LatinaLista — The plea appearing on the Latina Lista Facebook page this week was simple:
Will you PLEASE help us bring to light and expose this unjust and unfair treatment of U.S.Military Veterans.THANK YOU.
The person who posted it was Hector Lopez, a U.S. military veteran. Lopez left a link along with his request. Following it to a website, I realized that Lopez wasn’t any ordinary veteran.
He actually belongs to a very special contingent of military brothers and sisters — those who after putting their lives on the line for the United States in Vietnam, Iraq, Afghanistan and the Persian Gulf War find themselves either deported or enduring deportation proceedings.
Banished Veterans serves as a cyber-camp for these soldiers, scattered across the hemisphere, to come together and fight one last fight — to be classified as non-citizen nationals and allowed to come home.
The definition of a non-citizen national is:
Under United States law, a noncitizen national is a person who is neither a citizen nor an alien but who owes permanent loyalty to the United States. People in this category have some but not all of the rights of citizens.
One would naturally assume that if someone paid the ultimate sacrifice, and it doesn’t mean dying, but putting their lives at risk, they would be rewarded by that government.
It’s only fair and just, especially after reading the different situations of each “banished veteran,” where we find out that the majority of them were lead to believe that military service was their golden ticket to citizenship.
Rohan Coombs; US Marine,Persian Gulf war Veteran,Jamaica
Rohan came to America with his mom and sisters from Jamaica when he was only 9 years old. Rohan graduated from high school in New York and promptly joined the military to serve the country he loved.
Rohan joined the marines in 1988 and was deployed to Iraq a few years later. While in the military Rohan filed for his citizenship but was told “You are property of the United States Government, that makes you a citizen”. No further action was taken on Rohan’s part because he wasn’t going to second guess his commanding officer.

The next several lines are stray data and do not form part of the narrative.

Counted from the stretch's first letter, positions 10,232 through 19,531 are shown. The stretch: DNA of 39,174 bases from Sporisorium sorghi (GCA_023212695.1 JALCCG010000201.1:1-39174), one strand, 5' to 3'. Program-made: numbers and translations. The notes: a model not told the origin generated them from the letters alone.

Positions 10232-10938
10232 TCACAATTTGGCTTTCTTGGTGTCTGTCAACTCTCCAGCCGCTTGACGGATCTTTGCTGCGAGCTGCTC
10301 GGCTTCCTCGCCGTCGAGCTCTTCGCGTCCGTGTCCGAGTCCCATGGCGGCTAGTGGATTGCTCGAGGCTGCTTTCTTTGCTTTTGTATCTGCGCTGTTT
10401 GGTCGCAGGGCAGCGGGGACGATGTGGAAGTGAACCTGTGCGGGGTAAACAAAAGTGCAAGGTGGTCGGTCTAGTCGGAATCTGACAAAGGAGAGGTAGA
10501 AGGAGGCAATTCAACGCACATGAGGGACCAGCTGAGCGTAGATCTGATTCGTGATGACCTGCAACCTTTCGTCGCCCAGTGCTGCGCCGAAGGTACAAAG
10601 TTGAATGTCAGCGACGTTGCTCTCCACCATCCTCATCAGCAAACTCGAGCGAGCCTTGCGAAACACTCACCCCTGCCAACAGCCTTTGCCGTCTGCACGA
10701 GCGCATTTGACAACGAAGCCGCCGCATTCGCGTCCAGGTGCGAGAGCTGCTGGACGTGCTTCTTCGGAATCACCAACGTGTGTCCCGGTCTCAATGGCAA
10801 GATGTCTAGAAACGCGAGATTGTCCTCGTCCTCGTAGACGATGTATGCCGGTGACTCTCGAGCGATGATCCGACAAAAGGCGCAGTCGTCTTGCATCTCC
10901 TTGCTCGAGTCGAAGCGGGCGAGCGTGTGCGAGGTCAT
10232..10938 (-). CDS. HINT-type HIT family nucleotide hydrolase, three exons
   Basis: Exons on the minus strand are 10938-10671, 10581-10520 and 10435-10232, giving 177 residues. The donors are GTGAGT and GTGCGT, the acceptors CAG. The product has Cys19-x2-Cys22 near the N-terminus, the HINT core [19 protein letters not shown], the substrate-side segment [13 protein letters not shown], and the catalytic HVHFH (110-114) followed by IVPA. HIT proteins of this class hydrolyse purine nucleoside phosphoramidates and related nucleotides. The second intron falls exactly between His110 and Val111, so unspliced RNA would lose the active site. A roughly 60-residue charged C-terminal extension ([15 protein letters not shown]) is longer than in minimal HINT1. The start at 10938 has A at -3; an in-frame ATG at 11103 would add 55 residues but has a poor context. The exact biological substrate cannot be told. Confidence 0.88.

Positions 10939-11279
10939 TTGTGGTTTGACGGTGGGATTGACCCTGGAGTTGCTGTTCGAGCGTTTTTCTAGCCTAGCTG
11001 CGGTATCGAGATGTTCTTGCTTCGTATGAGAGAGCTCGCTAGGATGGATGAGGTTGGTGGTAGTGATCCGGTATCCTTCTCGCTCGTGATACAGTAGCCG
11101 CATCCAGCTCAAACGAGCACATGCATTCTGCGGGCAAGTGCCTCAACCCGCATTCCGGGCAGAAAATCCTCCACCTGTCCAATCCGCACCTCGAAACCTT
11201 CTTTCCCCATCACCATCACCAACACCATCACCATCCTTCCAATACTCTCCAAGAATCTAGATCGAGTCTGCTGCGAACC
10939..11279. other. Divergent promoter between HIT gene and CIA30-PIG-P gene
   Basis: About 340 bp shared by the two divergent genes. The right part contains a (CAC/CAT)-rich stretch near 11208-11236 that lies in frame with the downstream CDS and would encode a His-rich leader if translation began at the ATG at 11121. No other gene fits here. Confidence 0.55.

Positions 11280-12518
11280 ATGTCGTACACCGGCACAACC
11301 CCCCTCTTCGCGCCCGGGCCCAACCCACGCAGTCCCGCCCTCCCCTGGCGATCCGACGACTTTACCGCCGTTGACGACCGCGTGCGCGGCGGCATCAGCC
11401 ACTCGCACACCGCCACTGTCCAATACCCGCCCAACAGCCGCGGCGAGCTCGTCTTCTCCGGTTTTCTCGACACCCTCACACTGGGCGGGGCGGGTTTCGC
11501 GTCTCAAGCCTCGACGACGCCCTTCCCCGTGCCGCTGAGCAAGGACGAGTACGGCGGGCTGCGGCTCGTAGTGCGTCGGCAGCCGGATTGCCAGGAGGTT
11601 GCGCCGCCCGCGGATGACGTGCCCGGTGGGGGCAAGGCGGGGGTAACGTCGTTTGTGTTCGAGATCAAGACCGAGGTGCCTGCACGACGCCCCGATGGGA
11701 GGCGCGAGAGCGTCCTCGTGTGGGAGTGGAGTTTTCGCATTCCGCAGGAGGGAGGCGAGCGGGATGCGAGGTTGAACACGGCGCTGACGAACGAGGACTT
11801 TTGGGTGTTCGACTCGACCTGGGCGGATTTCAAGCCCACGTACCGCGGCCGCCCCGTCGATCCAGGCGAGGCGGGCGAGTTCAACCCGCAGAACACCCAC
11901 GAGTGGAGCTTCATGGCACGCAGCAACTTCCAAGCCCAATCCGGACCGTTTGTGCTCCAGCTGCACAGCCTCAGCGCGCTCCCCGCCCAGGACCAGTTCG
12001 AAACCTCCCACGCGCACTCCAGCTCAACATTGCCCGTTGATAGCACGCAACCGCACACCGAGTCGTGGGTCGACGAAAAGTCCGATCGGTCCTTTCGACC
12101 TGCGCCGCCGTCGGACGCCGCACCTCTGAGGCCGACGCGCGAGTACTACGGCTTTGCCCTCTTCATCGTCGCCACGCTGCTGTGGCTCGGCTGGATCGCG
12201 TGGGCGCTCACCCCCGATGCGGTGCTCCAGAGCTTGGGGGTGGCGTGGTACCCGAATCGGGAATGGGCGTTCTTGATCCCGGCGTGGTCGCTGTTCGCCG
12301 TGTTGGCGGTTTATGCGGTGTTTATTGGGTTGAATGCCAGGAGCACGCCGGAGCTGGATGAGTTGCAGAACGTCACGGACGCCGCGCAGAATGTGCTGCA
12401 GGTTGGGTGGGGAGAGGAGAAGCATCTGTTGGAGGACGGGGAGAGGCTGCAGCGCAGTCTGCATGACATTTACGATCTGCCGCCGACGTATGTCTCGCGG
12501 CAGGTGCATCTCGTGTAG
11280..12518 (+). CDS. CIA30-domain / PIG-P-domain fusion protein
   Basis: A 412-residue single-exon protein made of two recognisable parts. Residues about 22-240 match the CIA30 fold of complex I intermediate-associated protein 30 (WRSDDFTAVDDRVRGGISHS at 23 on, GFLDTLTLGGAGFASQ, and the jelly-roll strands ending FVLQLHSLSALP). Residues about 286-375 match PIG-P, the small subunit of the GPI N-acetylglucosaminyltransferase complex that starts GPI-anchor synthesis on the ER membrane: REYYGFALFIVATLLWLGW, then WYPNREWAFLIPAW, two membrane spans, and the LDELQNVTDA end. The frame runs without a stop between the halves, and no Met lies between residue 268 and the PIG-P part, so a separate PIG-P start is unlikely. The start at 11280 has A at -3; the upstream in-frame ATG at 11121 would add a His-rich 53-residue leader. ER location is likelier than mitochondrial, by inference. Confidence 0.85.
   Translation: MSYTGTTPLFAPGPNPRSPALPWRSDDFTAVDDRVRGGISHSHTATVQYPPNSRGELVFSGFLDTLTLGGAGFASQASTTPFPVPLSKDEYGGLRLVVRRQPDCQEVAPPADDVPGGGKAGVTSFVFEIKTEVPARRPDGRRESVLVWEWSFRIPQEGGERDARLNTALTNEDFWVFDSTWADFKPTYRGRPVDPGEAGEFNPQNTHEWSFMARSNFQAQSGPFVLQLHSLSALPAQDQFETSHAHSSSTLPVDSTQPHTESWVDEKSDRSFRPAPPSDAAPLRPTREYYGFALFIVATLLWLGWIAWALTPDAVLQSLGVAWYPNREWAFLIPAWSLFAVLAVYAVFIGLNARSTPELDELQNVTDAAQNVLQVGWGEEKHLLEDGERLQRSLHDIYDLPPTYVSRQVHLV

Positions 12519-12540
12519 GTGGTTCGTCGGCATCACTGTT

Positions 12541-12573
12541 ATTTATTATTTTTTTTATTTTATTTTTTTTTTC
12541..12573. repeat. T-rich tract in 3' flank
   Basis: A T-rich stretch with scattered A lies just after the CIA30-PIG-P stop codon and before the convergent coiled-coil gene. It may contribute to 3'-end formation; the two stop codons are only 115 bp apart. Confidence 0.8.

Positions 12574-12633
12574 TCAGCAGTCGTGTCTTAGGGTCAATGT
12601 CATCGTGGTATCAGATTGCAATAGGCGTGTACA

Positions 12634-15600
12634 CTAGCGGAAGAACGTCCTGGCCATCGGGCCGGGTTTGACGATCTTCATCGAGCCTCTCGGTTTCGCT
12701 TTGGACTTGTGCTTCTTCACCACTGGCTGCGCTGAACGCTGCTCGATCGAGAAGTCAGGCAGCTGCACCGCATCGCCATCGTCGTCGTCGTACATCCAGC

It wasn’t until Rohan got out of the military with an honorable discharge that things started to go downhill for him. Rohan suffers from PTSD and was unable to recognize it. He started using marijuana to ease the suffering from what he saw in Iraq during combat.
During this time his wife had passed away 4 days before Christmas. This was devastating to Rohan and like his PTSD he did not seek help with dealing with his wife’s death.
He has been told he was a citizen for saying the oath to the military and for being told he was property of the U.S. and that made him a citizen. Now the judge in his case is telling him he is not a citizen and that he should be deported back to a country he hasn’t been to in over 30 years.
This is but one story among many who received assurances from commanding officers that they were citizens by virtue of their service. Some soldiers went on to receive the Medal of Honor or were recognized in some way by their commanding officers and they all were granted honorable discharges.
Yet, some returned home to find deportation letters waiting for them next to the Welcome Home banners. Other veterans, because of committing an offense, found themselves on ICE’s deportation list.
At this stage, these Banished Veterans are not asking for citizenship but they do want the U.S. government to acknowledge their service and the negative ramifications of serving in the military that has some of these soldiers suffering from Post Traumatic Stress Disorder that resulted in illicit activity because their conditions went untreated.
The Banished Veterans have a very strong allegiance to the United States and it’s easy to see after reading their site’s content that their deportations and current treatment by the U.S. government is more agonizing than walking onto a battlefield.
The Banished Veterans group is working with the National Lawyers Guild in trying to get a special resolution passed:
Resolution on amending the United States Code to clearly state that US military servicemembers are noncitizen nationals and petition the Department of Homeland Security to stay their removal from the United States of America.
None of these soldiers committed hard crimes but they are being held accountable for situations that either they had no control over (like coming illegally into the US as children with their parents) — or because the U.S. government is unwilling to be accountable for making false promises in return for warm bodies that will follow orders.
The Banished Veterans have a fight on their hands and in true soldier style, they’re not backing down.
They ask that people contact their congressmen on their behalf to stop this injustice before another soldier returns from war only to have to fight another battle.